Friday, January 24, 2014

Acts' Genre

Craig Keener writes:

I will finally conclude, in agreement with the majority of scholars, that Acts fits the ancient genre of history…

Even if Luke provides narrative structure where his sources are incomplete (as probably in the Gospel), such detailed correspondence with extrinsic sources at such numerous points (see ch. 7 below) is virtually unheard of in novels….

Pervo separates the Gospel from Acts, an approach most scholars today find questionable (e.g., Sterling, Historiography, 320), though we should note that Pervo does not separate them in all respects (see ch. 16 below)….

Large-scale fictionalization in narratives with historical flavor was limited primarily to "fantastic tales, Homeric revisionism, tragic or romantic novels, and comic or satiric novels." As already argued, none of these categories is easily confused with historical monographs, including Acts….

Most scholars believe that Luke made some historical mistakes…Yet such mistakes or deliberate embellishments would hardly make his work fiction….he would prove little different from Josephus in this regard, and Josephus was writing ancient historiography, not novels….

Even the few historical novels interspersed historical characters and some events with mostly free composition, in contrast to Luke's close attention to locations, sequence, and sometimes officials; sometimes bare historical detail (usually in itineraries); and the use of either sources or eyewitness testimony (the "we" material)….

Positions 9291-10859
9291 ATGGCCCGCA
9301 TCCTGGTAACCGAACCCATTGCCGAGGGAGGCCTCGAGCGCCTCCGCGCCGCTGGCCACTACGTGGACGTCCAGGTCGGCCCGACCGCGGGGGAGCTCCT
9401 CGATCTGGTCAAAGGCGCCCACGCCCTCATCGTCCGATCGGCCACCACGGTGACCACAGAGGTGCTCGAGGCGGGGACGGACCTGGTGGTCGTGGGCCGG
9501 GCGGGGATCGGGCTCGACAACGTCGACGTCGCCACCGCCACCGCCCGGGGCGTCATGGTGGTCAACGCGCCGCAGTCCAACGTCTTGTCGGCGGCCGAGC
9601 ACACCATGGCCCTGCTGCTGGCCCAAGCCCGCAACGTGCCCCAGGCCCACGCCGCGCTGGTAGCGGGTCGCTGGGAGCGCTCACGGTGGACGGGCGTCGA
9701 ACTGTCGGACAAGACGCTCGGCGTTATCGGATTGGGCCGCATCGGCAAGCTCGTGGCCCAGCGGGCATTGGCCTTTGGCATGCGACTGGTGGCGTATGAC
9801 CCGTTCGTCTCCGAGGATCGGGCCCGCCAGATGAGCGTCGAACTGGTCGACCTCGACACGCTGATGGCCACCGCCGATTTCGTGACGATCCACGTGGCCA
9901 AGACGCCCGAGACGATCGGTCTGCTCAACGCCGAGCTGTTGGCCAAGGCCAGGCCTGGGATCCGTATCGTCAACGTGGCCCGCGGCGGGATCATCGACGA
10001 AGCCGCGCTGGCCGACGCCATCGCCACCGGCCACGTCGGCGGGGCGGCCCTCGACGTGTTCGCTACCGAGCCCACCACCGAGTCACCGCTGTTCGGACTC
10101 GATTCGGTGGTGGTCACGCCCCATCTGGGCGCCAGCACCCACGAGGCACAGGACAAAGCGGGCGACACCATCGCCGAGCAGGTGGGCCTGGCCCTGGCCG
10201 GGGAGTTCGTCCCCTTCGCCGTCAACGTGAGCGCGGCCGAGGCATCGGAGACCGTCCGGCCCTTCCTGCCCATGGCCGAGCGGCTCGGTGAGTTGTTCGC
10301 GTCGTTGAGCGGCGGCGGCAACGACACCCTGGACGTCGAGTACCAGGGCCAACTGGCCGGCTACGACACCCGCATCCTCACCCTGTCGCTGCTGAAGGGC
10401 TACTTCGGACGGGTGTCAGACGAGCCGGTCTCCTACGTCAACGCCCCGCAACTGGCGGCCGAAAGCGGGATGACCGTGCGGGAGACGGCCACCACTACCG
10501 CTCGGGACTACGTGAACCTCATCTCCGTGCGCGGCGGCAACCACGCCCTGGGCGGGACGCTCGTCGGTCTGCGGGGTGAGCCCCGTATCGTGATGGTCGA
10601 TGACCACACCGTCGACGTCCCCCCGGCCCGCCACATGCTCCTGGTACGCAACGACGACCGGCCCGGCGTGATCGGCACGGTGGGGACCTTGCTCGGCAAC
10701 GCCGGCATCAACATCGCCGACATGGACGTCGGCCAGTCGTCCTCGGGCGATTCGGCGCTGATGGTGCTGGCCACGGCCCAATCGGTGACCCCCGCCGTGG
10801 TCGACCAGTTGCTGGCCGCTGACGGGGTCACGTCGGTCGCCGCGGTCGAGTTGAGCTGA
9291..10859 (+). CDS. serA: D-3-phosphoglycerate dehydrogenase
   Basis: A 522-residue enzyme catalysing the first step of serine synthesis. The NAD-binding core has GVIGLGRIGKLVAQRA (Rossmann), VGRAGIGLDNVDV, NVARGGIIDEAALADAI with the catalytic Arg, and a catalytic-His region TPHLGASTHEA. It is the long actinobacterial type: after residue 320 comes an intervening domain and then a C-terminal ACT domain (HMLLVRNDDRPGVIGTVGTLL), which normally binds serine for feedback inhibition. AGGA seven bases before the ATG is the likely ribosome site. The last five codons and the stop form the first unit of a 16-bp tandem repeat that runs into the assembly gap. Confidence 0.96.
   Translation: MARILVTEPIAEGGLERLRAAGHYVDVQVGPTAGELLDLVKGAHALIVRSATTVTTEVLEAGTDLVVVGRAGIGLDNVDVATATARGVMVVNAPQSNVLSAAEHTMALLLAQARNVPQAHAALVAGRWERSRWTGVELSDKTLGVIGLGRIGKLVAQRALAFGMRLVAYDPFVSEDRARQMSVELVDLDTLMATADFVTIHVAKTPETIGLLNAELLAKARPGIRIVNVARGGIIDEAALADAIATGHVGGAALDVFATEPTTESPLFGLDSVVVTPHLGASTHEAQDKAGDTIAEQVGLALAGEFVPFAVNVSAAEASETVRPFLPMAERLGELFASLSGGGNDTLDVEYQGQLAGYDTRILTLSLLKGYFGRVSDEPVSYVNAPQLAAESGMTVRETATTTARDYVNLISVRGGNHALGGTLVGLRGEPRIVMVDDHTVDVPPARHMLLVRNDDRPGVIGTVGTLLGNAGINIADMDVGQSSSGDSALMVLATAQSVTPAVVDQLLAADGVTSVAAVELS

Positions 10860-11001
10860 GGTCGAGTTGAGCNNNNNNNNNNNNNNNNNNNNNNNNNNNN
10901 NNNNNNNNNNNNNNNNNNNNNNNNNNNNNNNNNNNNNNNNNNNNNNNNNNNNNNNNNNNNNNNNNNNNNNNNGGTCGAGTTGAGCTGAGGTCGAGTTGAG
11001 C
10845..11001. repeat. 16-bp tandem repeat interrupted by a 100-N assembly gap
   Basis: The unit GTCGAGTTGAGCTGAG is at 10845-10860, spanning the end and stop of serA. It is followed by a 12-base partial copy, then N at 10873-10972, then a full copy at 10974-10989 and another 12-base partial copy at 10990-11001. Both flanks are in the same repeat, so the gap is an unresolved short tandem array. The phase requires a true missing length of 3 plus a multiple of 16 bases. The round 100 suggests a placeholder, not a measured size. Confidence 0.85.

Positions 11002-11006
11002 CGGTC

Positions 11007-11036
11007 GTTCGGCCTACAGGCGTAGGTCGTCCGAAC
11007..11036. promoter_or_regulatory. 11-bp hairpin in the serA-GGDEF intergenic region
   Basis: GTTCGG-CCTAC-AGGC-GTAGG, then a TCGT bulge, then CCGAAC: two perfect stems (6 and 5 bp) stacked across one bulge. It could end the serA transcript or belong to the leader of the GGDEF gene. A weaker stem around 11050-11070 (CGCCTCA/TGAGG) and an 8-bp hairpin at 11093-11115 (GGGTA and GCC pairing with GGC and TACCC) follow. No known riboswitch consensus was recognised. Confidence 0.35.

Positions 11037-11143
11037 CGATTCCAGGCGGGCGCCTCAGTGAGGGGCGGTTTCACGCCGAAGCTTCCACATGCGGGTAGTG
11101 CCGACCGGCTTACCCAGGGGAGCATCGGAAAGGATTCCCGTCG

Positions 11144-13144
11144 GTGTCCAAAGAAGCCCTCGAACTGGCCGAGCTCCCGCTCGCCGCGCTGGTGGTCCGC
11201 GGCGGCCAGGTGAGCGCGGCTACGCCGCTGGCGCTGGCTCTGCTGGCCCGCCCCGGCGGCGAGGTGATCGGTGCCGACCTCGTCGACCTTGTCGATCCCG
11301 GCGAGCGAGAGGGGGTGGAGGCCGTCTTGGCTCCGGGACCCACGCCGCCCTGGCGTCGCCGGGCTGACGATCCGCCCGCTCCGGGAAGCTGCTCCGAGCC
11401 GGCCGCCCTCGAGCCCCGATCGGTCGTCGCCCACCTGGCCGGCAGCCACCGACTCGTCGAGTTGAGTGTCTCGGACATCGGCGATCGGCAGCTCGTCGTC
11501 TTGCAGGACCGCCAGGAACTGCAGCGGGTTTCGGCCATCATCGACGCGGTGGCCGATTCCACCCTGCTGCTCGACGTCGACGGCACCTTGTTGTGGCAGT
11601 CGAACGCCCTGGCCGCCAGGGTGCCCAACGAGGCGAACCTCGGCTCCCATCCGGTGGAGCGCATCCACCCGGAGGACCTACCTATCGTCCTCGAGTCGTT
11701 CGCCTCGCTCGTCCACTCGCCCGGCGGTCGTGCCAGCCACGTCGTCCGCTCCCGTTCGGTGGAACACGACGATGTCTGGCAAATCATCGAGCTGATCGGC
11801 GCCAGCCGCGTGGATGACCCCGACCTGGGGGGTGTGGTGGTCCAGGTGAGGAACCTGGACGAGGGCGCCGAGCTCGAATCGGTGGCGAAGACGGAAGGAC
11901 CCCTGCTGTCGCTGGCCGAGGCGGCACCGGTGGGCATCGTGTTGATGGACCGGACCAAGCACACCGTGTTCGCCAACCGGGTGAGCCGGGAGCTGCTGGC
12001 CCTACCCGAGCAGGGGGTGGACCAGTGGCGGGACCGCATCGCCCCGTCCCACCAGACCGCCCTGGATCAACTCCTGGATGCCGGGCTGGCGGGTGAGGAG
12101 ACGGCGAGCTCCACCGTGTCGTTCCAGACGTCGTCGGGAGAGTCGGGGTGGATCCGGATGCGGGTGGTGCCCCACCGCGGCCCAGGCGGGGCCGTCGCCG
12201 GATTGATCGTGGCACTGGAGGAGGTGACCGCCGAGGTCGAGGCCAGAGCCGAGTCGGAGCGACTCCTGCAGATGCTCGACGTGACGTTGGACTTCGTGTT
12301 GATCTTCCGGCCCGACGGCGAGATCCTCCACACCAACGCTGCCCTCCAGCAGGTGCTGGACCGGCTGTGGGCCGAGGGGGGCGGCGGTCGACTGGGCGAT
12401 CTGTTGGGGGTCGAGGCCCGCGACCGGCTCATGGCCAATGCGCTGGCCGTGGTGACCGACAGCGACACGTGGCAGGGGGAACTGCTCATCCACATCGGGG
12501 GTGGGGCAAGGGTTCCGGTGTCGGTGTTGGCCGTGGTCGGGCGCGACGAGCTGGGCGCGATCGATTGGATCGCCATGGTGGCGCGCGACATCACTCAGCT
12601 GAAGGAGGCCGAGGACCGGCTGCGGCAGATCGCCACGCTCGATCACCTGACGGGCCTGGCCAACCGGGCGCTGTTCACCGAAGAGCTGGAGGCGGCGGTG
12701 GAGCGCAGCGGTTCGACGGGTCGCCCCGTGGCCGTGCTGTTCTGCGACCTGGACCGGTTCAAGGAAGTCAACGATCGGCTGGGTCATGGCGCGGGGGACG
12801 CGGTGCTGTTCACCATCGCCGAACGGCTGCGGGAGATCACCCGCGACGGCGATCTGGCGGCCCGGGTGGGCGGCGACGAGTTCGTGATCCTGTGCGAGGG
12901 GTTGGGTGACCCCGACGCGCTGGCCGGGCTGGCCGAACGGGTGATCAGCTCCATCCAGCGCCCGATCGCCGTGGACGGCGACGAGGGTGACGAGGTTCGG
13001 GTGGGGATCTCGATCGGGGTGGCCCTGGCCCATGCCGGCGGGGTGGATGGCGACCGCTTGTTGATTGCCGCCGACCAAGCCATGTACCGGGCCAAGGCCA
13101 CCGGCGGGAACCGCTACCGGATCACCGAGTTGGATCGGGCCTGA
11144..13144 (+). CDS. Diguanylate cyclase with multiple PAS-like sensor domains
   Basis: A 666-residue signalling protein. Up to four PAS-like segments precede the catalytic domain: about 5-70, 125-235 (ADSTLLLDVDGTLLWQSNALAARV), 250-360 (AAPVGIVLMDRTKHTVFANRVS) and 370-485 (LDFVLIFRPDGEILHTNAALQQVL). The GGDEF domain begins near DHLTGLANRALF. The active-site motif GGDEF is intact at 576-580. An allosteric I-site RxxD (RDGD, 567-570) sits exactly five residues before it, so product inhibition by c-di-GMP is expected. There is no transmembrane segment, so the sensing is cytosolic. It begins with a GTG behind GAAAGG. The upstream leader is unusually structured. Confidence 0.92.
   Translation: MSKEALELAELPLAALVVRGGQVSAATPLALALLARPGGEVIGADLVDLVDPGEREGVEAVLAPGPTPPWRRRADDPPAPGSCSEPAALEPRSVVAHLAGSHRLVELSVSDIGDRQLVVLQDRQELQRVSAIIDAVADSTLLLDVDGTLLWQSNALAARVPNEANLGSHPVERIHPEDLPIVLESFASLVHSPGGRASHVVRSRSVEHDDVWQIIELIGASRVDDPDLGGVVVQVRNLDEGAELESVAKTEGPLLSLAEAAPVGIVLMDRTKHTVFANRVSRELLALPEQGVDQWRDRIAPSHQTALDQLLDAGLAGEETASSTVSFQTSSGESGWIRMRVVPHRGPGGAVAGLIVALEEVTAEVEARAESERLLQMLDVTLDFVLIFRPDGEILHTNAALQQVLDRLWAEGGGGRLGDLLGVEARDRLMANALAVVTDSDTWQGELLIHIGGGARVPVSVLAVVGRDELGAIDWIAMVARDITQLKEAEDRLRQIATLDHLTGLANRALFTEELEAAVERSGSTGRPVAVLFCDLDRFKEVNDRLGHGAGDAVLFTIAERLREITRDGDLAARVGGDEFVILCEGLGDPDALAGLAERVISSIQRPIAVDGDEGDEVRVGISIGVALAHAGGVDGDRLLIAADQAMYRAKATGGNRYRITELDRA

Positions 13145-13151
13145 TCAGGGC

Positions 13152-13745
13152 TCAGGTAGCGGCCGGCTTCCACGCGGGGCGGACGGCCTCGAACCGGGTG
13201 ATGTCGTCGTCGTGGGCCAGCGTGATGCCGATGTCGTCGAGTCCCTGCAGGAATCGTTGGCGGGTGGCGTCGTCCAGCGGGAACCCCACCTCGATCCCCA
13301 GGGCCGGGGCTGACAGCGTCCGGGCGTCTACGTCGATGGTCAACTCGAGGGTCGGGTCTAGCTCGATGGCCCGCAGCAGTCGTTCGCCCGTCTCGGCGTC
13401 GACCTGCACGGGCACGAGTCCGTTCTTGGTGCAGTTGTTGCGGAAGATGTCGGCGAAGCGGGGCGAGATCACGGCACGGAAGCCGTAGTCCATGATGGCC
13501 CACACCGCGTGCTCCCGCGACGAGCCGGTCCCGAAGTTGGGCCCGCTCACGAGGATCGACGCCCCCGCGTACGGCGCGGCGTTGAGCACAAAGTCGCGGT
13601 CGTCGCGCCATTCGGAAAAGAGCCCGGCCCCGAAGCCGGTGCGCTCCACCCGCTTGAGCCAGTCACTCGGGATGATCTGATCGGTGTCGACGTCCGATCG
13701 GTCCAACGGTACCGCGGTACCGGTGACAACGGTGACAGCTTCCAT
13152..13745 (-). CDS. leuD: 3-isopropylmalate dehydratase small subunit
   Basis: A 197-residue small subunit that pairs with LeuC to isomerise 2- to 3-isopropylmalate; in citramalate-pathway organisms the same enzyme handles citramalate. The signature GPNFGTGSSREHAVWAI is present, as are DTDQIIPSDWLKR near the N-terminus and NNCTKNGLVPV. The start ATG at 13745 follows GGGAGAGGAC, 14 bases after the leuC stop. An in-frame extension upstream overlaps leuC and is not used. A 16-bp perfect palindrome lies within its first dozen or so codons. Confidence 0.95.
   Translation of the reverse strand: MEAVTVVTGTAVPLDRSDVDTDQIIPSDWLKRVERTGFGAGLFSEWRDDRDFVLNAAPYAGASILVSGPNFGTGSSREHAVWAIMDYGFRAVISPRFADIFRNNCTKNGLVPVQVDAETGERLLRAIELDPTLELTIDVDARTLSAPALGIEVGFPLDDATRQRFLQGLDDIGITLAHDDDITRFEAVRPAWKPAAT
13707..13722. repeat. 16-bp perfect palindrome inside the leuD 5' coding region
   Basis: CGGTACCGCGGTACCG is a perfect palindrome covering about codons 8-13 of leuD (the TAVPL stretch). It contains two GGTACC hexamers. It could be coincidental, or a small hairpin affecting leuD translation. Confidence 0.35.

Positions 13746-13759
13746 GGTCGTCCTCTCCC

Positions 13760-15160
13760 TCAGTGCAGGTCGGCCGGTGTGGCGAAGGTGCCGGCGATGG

Early Christians and their critics recognized the genre of the Gospels and Acts as offering public claims in the arena of history (cf. Luke 1:1-4; 2:1-2; 3:1-2; Acts 26:26) and proceeded in their debate accordingly….

Likewise, when possible, Luke sets his events in the context of world history, just as historians (and almost exclusively historians) did in their histories (Luke 2:1-2; 3:1-2; Acts 18:12). Further, neither a biography (Talbert) nor a romance (Pervo) should end in the way that Acts does…

But even if we accept all proposed discrepancies [between Paul's letters and Acts], similar discrepancies appear regularly in ancient historians….

Likewise, free creation would have led to competing versions of Roman history among ancient authors, whereas the basic story instead remains consistent throughout. In the first century B.C.E., Cicero noted that everyone expected historians to avoid falsehood and bias. Accuracy was not always achieved, but the desire for it distinguishes the conventions of historiography from those for novels or epic….

Luke's appeal [in Luke 1:2] to…("eyewitnesses") fits the appreciation for research in Hellenistic historiography and has parallels in some histories….

The correspondences between Acts and Paul's letters are, indeed, so many that Acts must fit ancient history or biography, not the expected conventions of a novel….

I know of none [ancient novel] that was so close to history as Acts is.

(Acts: An Exegetical Commentary, Volume I [Grand Rapids, Michigan: Baker Academic, 2012], 51, 54, n. 127 on 66, 74-5, n. 246 on 80, 83, 96-7, 120, 186, 221, n. 4 on 221)

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